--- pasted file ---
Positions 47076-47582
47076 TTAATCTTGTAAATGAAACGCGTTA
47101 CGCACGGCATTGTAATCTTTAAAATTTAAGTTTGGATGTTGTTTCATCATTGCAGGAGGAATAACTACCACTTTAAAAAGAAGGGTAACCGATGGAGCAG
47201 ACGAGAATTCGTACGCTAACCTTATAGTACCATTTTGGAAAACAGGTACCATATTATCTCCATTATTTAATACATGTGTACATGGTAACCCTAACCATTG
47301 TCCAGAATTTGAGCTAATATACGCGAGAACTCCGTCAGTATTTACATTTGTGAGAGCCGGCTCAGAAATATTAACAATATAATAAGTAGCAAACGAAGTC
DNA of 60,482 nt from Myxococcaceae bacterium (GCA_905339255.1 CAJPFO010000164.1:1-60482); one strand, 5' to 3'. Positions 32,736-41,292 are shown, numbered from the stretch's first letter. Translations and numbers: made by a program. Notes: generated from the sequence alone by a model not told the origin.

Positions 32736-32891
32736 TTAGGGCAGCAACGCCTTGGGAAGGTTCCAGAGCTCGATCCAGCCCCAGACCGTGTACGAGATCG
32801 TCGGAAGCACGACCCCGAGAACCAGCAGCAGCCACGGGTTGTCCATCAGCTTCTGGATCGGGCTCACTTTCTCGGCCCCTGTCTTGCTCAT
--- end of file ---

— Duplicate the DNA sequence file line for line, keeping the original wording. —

Positions 47076-47582
47076 TTAATCTTGTAAATGAAACGCGTTA
47101 CGCACGGCATTGTAATCTTTAAAATTTAAGTTTGGATGTTGTTTCATCATTGCAGGAGGAATAACTACCACTTTAAAAAGAAGGGTAACCGATGGAGCAG
47201 ACGAGAATTCGTACGCTAACCTTATAGTACCATTTTGGAAAACAGGTACCATATTATCTCCATTATTTAATACATGTGTACATGGTAACCCTAACCATTG
47301 TCCAGAATTTGAGCTAATATACGCGAGAACTCCGTCAGTATTTACATTTGTGAGAGCCGGCTCAGAAATATTAACAATATAATAAGTAGCAAACGAAGTC
DNA of 60,482 nt from Myxococcaceae bacterium (GCA_905339255.1 CAJPFO010000164.1:1-60482); one strand, 5' to 3'. Positions 32,736-41,292 are shown, numbered from the stretch's first letter. Translations and numbers: made by a program. Notes: generated from the sequence alone by a model not told the origin.

Positions 32736-32891
32736 TTAGGGCAGCAACGCCTTGGGAAGGTTCCAGAGCTCGATCCAGCCCCAGACCGTGTACGAGATCG
32801 TCGGAAGCACGACCCCGAGAACCAGCAGCAGCCACGGGTTGTCCATCAGCTTCTGGATCGGGCTCACTTTCTCGGCCCCTGTCTTGCTCAT